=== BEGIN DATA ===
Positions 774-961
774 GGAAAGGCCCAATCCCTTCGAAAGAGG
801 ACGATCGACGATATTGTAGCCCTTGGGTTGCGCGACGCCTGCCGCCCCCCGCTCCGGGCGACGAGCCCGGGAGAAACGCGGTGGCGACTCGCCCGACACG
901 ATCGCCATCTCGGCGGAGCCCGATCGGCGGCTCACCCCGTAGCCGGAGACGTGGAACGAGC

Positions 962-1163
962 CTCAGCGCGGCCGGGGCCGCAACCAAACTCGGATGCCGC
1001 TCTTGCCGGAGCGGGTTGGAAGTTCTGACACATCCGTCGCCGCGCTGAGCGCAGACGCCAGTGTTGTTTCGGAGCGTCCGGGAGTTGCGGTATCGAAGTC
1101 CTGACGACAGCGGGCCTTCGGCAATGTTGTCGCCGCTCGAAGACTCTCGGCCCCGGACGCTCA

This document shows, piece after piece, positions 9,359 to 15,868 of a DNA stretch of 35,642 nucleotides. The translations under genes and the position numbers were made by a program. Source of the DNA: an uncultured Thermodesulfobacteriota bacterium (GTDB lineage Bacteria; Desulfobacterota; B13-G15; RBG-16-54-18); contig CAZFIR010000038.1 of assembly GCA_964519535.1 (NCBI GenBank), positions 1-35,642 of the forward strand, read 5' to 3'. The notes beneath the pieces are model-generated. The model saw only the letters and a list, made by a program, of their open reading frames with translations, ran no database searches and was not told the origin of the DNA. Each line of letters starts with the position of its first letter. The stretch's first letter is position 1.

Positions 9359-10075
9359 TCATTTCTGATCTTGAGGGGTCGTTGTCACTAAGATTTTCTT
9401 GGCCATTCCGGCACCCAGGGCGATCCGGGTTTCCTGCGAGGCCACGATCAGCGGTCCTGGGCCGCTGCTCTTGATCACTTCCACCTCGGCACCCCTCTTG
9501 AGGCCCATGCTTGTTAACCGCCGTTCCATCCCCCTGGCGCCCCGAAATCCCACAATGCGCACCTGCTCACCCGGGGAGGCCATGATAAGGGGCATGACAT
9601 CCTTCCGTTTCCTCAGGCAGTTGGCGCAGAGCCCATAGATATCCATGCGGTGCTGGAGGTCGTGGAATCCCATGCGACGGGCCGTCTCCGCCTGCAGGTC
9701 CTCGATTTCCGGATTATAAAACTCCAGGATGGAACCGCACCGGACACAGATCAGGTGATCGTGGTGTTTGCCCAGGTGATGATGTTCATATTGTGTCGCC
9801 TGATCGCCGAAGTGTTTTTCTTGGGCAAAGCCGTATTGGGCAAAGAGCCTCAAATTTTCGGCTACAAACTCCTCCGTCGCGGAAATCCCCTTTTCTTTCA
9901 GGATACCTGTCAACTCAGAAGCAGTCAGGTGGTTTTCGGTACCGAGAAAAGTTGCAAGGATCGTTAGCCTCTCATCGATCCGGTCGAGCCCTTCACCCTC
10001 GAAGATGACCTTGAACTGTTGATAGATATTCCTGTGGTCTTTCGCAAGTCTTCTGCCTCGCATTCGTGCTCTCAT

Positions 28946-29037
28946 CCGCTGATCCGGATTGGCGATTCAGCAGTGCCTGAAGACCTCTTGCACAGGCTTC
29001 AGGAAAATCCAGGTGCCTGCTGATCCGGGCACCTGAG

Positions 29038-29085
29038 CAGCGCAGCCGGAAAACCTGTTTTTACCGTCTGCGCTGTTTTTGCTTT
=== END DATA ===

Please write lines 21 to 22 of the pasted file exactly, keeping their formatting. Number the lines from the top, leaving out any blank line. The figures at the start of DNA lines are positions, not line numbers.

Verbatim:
29001 AGGAAAATCCAGGTGCCTGCTGATCCGGGCACCTGAG

Positions 29038-29085